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Nostalgia on Pause: The Movielife Return With 'Cities in Search of a Heart'

Tuesday, 12 September 2017 Written by Huw Baines

On April 18, 2003 the Movielife played a show that Vinnie Caruana shouldn’t remember. It was part of a tour in support of their third album, ‘40 Hour Train Back to Penn’, at a club in Cardiff, Wales that isn’t there anymore. The place was half full, at a guess.

But he does remember it, because they could barely finish a song without the power cutting out. It was a shitshow. Halfway through, Caruana sat down at the lip of the stage and started talking to the people huddled up front. I remember it because I was one of them. Before the year was out the band had split.

When the Movielife reformed in 2014, nostalgia was very much on their side. Caruana admits they weren’t the biggest of deals when they called time on things - outside punk circles they weren’t really any sort of deal at all - but the mark they left on their fans didn’t fade.

In the intervening years their mix of heart-on-sleeve words and emotive, scrappy punk retained its sheen and, when the time came, the old guard duly turned out for another spin. That’s why their reunion run included a headline show at the Electric Ballroom in London, a venue several rungs further up the ladder than those they were playing a decade earlier.

But the nostalgia wouldn’t hold for Caruana and guitarist Brandon Reilly. Later this month the Movielife will release ‘Cities in Search of a Heart’, their first new record in 14 years. “I know how it is,” Caruana says over the phone from Brooklyn. “I know how nostalgia works. I’m also a nostalgia kind of guy. I love that about the Movielife. I love that people still care as much as they do.

“At the same time I think we’ve made a great record and we’re going to get out there and show people. Take them on the ride. Our plan is to keep this going: keep making records, keep playing shows. We’re going to keep creating. We feel like that’s what we’re meant to be doing.”

As recently as last summer - when Caruana was on the road with his first solo LP - new Movielife material wasn’t being discussed in public. They put out a single song, Future Feeling, to accompany a bout of touring, but there were no promises. Partly, that was because Caruana and Reilly were still figuring out how they worked as a partnership a decade and a half along the line.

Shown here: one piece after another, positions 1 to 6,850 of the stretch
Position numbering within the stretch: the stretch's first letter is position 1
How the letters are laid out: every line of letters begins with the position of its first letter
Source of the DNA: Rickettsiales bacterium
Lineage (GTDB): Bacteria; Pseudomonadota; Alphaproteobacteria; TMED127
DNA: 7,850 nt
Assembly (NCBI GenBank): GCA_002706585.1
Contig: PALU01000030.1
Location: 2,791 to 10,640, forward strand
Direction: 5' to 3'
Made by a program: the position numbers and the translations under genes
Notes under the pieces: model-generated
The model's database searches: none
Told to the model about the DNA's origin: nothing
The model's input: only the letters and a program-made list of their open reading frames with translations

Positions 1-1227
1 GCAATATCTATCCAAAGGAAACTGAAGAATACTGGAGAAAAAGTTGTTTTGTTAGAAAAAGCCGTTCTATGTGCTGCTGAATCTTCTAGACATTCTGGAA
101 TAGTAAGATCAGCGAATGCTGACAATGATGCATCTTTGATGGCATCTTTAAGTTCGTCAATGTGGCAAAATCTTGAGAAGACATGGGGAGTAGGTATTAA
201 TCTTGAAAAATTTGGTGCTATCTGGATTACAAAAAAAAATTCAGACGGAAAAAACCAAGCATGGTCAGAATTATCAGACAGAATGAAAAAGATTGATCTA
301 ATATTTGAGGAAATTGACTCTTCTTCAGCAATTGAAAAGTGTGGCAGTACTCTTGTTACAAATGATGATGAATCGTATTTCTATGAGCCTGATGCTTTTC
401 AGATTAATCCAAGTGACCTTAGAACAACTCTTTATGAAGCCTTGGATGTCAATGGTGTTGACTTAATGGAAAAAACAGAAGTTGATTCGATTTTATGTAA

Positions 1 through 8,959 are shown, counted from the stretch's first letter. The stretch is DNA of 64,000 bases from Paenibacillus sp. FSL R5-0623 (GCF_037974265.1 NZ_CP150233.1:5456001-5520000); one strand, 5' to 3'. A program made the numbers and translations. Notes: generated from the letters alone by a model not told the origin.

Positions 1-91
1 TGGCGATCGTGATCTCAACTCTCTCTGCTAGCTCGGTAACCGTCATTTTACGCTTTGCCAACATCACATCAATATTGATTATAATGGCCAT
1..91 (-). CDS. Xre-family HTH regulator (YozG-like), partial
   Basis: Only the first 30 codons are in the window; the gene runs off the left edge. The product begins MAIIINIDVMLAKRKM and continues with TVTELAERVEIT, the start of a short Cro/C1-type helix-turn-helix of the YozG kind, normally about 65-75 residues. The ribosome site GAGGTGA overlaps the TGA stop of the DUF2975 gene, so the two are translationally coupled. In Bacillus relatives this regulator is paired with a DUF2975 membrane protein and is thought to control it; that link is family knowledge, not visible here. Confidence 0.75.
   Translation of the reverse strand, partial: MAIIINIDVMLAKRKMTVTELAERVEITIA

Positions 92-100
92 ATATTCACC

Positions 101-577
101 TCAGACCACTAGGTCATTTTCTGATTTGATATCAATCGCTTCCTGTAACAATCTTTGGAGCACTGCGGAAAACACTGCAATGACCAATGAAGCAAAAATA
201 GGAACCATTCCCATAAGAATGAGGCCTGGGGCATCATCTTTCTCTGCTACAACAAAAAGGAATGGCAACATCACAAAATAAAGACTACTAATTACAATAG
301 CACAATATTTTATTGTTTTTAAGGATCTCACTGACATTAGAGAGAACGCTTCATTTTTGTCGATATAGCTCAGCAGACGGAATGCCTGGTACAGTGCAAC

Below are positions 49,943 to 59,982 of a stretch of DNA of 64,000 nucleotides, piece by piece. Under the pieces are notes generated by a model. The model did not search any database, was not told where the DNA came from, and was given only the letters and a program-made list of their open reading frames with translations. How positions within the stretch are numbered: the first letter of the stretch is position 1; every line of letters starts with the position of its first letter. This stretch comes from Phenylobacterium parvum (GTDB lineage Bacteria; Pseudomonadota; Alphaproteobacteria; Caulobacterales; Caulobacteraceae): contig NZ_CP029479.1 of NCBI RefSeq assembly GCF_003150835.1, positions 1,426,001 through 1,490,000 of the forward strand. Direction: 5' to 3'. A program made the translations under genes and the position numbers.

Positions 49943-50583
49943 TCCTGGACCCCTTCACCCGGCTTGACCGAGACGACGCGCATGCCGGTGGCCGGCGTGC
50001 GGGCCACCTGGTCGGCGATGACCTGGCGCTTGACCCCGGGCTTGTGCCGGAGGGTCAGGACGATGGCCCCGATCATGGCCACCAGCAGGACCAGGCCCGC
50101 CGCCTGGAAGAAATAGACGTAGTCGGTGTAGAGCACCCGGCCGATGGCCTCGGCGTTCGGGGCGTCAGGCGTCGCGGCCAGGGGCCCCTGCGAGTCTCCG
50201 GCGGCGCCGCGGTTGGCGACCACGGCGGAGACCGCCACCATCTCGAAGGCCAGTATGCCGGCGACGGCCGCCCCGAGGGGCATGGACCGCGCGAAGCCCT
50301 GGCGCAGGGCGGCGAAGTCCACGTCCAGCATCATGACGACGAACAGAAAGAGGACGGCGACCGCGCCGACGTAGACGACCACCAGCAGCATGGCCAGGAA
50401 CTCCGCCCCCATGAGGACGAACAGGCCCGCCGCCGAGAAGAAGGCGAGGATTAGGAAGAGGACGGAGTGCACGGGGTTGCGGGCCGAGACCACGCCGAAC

After the Movielife split, Caruana stayed put in punk and fronted I Am The Avalanche, while Reilly helmed the goth-indie outfit Nightmare of You. Neither had really thought about the mechanics of writing new songs with a band who last had a record out when the label that released it, Drive-Thru, was still a living byword for a whole subgenre.

“This is me and him putting our heads together for about a year and a half, where we started to get in the same room and play music together quietly,” Caruana says. “Just to see how it went and how it felt. It wasn’t rocky in the beginning, but it wasn’t doing it for either of us. We knew that we needed to give it time to develop into something.

“The spirit and the heart of the Movielife is still there. This is the dude from I Am The Avalanche and the dude from Nightmare of You coming together and making a record. That’s very special to me. Nightmare of You is one of my favourite bands and Brandon is insanely talented. We have a lot of respect for each other. Otherwise we wouldn’t be undertaking this whole thing.”

One fundamental change is Caruana’s involvement in compositional matters. The first time around there was a dividing line between music and lyrics that wasn’t crossed, but now it’s easy to see his fingerprints throughout. There are segments that recall I Am The Avalanche’s rougher edges, while the high-wire melodic style Reilly honed with Nightmare of You also flits in and out.